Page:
A Case Against Coverage-Based Program Spectra

Péter Attila Soha, Tamás Gergely, Ferenc Horváth, Béla Vancsics and Árpád Beszédes
Spectrum-Based Fault Localization (SBFL) is a semi-automated debugging technique that gained popularity in the last decades due to its intuitive approach and relatively simple implementability. Despite this, the performance of practical SBFL techniques in terms of fault localization capability does not reach the threshold that would enable their acceptance by professional programmers. Almost all modern SBFL approaches are based on the code coverage-based spectrum, and on the assumption that a code element covered by failing tests should be treated as suspicious. However, it is easy to see that this is an over-approximation because many code elements may be executed that do not contribute to the test output, hence serving as noise in the process. A possible solution is to use backward dynamic program slices as program spectra computed from the output statement as the criterion, instead of the coverage. There are very few theoretical and practical results about this approach, so in this work we revisit the method and show how much more inferior coverage-based spectra are compared to slice-based spectra, both on theoretical and practical levels. We argue that code coverage-based SBFL is currently in a research pit due to this inherent approximation, and research on slice-based spectra should once more attain a much higher focus.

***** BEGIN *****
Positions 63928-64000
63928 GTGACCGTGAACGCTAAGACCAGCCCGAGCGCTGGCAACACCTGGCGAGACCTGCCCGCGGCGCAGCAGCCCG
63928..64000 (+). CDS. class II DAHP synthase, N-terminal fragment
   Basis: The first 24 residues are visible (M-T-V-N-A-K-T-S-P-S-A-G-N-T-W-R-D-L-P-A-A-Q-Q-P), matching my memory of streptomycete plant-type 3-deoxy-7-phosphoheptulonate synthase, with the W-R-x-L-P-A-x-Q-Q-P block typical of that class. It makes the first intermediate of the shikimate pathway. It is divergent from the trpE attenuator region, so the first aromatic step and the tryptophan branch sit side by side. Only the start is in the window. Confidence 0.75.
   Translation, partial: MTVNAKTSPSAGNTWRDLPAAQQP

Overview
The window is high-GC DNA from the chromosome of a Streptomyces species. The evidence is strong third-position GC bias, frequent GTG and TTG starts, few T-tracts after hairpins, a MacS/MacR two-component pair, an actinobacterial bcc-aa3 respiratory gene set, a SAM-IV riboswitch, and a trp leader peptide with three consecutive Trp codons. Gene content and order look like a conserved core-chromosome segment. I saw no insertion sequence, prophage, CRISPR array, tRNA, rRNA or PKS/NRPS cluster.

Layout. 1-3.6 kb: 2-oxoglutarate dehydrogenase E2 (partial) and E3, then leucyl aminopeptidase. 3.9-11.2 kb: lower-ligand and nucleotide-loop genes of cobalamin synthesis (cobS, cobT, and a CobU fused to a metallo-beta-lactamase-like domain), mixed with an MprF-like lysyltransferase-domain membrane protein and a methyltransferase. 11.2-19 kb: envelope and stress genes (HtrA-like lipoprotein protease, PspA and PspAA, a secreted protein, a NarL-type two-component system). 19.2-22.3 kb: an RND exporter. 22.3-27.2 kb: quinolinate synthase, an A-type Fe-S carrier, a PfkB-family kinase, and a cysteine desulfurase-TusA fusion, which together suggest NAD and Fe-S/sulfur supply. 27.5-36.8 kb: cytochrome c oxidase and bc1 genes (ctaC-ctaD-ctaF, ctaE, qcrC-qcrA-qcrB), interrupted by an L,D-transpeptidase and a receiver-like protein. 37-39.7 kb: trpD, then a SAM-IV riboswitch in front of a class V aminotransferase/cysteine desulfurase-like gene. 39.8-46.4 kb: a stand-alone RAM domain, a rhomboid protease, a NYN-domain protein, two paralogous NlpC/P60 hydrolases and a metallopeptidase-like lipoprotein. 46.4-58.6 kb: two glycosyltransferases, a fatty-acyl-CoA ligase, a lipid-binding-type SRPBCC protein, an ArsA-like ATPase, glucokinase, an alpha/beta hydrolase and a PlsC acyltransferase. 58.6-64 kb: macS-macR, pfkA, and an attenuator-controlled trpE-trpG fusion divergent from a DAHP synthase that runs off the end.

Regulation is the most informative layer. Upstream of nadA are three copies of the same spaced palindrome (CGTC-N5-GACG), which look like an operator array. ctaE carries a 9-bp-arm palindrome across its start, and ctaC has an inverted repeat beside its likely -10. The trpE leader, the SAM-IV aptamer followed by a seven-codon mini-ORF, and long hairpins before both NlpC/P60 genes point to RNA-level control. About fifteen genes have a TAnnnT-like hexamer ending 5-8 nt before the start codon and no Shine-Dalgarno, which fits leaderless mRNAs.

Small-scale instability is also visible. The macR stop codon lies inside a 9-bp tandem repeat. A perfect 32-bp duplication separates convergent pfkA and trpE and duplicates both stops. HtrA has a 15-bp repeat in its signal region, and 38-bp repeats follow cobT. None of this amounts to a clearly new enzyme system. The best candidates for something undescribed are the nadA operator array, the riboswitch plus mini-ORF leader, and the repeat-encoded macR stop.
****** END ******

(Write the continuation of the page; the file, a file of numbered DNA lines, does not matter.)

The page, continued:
Keywords:     Spectrum-Based Fault Localization, Automated Debugging, Assertions, Backward Dynamic Program Slice